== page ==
BofA Says It Nears Capital Goal

Bank of America on Tuesday said that it has raised nearly $33 billion and expects to "comfortably exceed" the capital target set by federal regulators.
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Bank of America

(BAC) - Get Report

said Tuesday that it has raised nearly $33 billion and expects to "comfortably exceed" the capital target set by federal regulators, though it may issue more common shares than previously outlined.

The company also said it has raised $5.5 billion in long-term debt without government guarantees. The decision is more costly, but shows signals of investor confidence that BofA will not default on its debt.

CFO Joe Price said the firm is "pleased to have nearly reached our goal this quickly," less than a month after the government's stress test results were announced.

BofA has raised nearly $33 billion of the $33.9 billion in fresh capital required by regulators as a buffer against severe economic conditions. It may issue nearly 300 million new common shares, including 200 million earlier announced as part of an exchange of preferred stock to common shares.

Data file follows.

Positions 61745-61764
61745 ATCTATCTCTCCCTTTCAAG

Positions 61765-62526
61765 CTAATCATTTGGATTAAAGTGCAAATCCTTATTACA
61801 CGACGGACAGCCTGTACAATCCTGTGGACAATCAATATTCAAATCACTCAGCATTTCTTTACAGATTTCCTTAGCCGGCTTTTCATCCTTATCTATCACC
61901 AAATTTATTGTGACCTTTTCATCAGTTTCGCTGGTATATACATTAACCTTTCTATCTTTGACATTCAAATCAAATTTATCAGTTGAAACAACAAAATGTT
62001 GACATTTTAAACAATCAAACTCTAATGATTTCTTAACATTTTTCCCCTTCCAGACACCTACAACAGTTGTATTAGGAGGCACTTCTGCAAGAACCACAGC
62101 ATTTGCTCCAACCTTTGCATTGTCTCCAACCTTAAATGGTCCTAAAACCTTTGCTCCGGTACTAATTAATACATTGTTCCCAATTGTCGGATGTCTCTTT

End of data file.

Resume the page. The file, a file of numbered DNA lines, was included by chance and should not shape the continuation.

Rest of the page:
Such a move would dilute shareholders in a relatively minor way, since Bank of America now has more than 6 billion shares outstanding.

So far, BofA has agreed to exchange $9.5 billion worth of perpetual preferred stock into 704 million shares of common stock. The move raises Tier 1 common capital levels, and reduces dividend payments by at least $1.3 billion through 2010. The bank may issue an additional 296 million shares in a similar manner.

BofA has also sold $13.5 billion worth of common stock and raised $2 billion from other unspecified "dispositions." It will further add to common equity by its sale of China Construction Bank holdings, whose gain has been reported at about $7.3 billion, though not confirmed by the bank.

Because of its higher Tier 1 levels, Bank of America also expects to receive a $2.1 billion gain from deferred tax assets.

In terms of its debt issuance, BofA raised $3 billion in five-year notes on May 8 and $2.5 billion in 10-year notes on May 28 without Federal Deposit Insurance Corp. guarantees.